Before I begin, happy holidays to everyone! I'm going to try to finish all my Europe posts TODAY. Uh huh, you read right, TODAY. There have been a few interruptions --- like my Father's snake getting into our couch and the ensuing chaos as everyone tries to get it out --- but I hope I'll get this series done soon. Like in a few hours.
And hopefully, the snake will come out of our overturned couch with the sign Do not sit. SNAKE inside. on it soon. Like in a few hours.
OK, so we're still in Italy, people!
In Pisa, actually. Can anyone tell me what everyone goes to see in Pisa?
My sister shows us the answer.
The tower doesn't lean as much as we thought it would though. Apparently, the government has been hoisting it up as much as possible to prevent the inevitable fate of any building that becomes increasingly unbalanced: utter destruction. According to our witty guide, "we are lucky to see it now since it may collapse tomorrow". That was a direct quote.
up close and personal
We didn't climb it though. For one thing, a ticket can only be gotten two months in advance. There are also very strict rules on anyone who enters its leaning halls. First, you only get to stay there less than 30 minutes. This means one must run up all those flights of stairs, take a photo on top, then run back down said flights of stairs like one is competing in a foot race. Only a little more than a hundred people at a time are allowed to have this privilege of extra exercise since overcrowding could cause --- see above for the fate of all unbalanced buildings --- utter destruction.
I think the building's actually quite pretty.
the pretty building
It's also an architectural mistake. Is this all we came here for, ladies and gentlemen? To see a slightly drunk-looking tower?
Apparently, it is.
We moved on to look at other buildings in Pisa, dear Reader.
the other buildings
We started with the baptistry.
I think it's pretty too.
In the olden days, the unbaptized heathen was refused entrance into God's holy house without first having water poured (or sprinkled?) over him. Thus, it was convenient to have a building for this rite beside the church. So, you know, people could go at it as quickly as possible.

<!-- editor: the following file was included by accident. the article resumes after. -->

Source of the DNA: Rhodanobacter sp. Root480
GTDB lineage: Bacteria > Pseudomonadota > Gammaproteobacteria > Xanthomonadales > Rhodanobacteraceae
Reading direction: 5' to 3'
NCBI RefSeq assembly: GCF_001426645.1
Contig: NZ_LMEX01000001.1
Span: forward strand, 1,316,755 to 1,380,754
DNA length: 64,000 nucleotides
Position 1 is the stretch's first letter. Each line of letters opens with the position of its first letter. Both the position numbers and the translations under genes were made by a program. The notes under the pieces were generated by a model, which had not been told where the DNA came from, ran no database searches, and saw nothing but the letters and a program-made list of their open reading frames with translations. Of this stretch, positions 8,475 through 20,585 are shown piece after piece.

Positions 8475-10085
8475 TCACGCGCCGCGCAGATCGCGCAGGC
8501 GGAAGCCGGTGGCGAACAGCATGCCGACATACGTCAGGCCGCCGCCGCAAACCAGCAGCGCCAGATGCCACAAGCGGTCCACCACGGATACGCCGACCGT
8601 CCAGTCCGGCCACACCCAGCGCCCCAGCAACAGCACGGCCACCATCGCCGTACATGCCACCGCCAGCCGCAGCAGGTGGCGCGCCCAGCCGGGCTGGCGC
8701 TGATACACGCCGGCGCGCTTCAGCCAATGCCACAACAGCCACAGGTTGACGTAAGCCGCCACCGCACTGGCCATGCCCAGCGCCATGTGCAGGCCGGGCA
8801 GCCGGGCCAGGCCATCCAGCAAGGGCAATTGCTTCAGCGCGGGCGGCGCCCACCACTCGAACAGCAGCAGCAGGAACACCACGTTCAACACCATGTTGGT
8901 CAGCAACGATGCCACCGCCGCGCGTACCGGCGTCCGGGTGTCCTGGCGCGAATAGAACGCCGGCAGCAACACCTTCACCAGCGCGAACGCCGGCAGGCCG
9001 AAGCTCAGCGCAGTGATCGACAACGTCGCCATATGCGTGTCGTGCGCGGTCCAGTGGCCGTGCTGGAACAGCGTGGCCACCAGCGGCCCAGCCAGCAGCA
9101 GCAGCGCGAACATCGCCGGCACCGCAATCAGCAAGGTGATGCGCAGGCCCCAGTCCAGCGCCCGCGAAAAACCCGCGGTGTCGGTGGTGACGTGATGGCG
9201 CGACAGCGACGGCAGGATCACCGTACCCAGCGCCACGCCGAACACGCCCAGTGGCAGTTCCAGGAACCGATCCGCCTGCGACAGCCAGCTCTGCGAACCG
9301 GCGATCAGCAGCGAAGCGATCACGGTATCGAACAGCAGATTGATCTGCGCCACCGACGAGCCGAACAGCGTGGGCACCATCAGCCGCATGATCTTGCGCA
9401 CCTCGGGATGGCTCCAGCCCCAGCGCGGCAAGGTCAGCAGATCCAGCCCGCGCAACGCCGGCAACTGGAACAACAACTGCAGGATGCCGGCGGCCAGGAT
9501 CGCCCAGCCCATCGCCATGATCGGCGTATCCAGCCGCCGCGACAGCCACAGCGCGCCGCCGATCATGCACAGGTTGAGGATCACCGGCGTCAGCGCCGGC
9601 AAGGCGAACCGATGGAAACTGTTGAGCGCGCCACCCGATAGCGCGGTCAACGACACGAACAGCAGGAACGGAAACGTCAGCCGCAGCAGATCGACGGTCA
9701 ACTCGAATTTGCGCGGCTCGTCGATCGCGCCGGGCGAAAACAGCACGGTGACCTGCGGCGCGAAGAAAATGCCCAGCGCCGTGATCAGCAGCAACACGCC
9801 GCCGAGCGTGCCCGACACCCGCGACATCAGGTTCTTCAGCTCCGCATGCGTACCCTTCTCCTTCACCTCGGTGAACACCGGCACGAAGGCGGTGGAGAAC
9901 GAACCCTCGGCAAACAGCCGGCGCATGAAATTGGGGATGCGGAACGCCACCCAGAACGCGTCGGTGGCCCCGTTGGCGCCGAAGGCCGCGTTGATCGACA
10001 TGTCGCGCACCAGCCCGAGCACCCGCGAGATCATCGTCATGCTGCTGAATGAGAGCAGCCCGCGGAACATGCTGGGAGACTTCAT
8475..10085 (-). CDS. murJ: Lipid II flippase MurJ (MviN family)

I'm not sure if it went as speedily as my commentary seems to indicate, but that was the general idea.
We couldn't get into the baptistry --- or maybe the tour group didn't bother; I'm not sure --- so we continued on towards the church.
See that maroon pillar near the top that sticks out like a sore thumb? The guide announced that it was pilfered from a temple of Venus, and used here instead. Apparently, there is an old tale about how looking at said pillar for five minutes would keep your lover faithful. That's right, just five minutes.
The powers of the pillar would fade after twenty-four hours though, so keeping your partner from straying would involve staring at that column for five minutes every single day. The guide helpfully added that we could take a photo of it to bring home and look at for the required amount of time every morning.
The church doors tells a story.
I forgot what the story was though. Something historical. I was too busy being fascinated by the detail on the doors. I can imagine some long-forgotten artisan hunched over that hunk of metal and pounding for hours on end.
His body must have been pretty sore after all that work.
Everything was just so cool.
Check out the ceiling.
That's gold leaf at the top, and a really beautiful painting on the other side.
The lamp of Galileo is also pretty known. It's supposed to be the one Galileo, the famous scientist of the 16th century, used to figure out the swings of a pendulum (Physics talk, people). Legend goes he would watch it sway during mass.
That probably meant he wasn't listening to the sermon, but it's still quite an accomplishment.
mosaic work in front
and more detail at the sides
There was just so much to see. Large wall murals were colorfully splashed on the sides of the cathedral, but they were too dark to get on my camera right. At least without fiddling my camera more than usual, and following the tour group didn't leave much time to fiddle.
Here's the kicker though: the baptistry and the church are also leaning. It's not as clear as the tower because they both have bigger foundations, but they are. The guide explained that the soil in Pisa was quite soft, and foundations there needed more work than in other parts of Italy.
We emerged to sit on marble steps and enjoy the view. I actually have some pictures of myself at that moment --- very rare since I'm usually behind the camera --- since my sister was taking the shots.
The weather was fine enough to remove my coat.
My sister also enjoyed the breather.
My parents were actually running around taking shots of the tower, but I'll always remember goofing off on the church steps with my sister.
We also did take the prerequisite tourist shots with the tower behind us. It took a lot of work to get the whole tower into the pictures though.
My sister doing all that work.
My Dad tries out the same thing.
The pictures weren't half-bad though so it must have been worth all that effort.
We left Pisa to the tunes of a flutist playing in the square. It was wonderful.
See the flute?
We stayed only a few hours but it was one of the most memorable parts of our trip.
Daisy on 12/31/2007 12:58:00 PM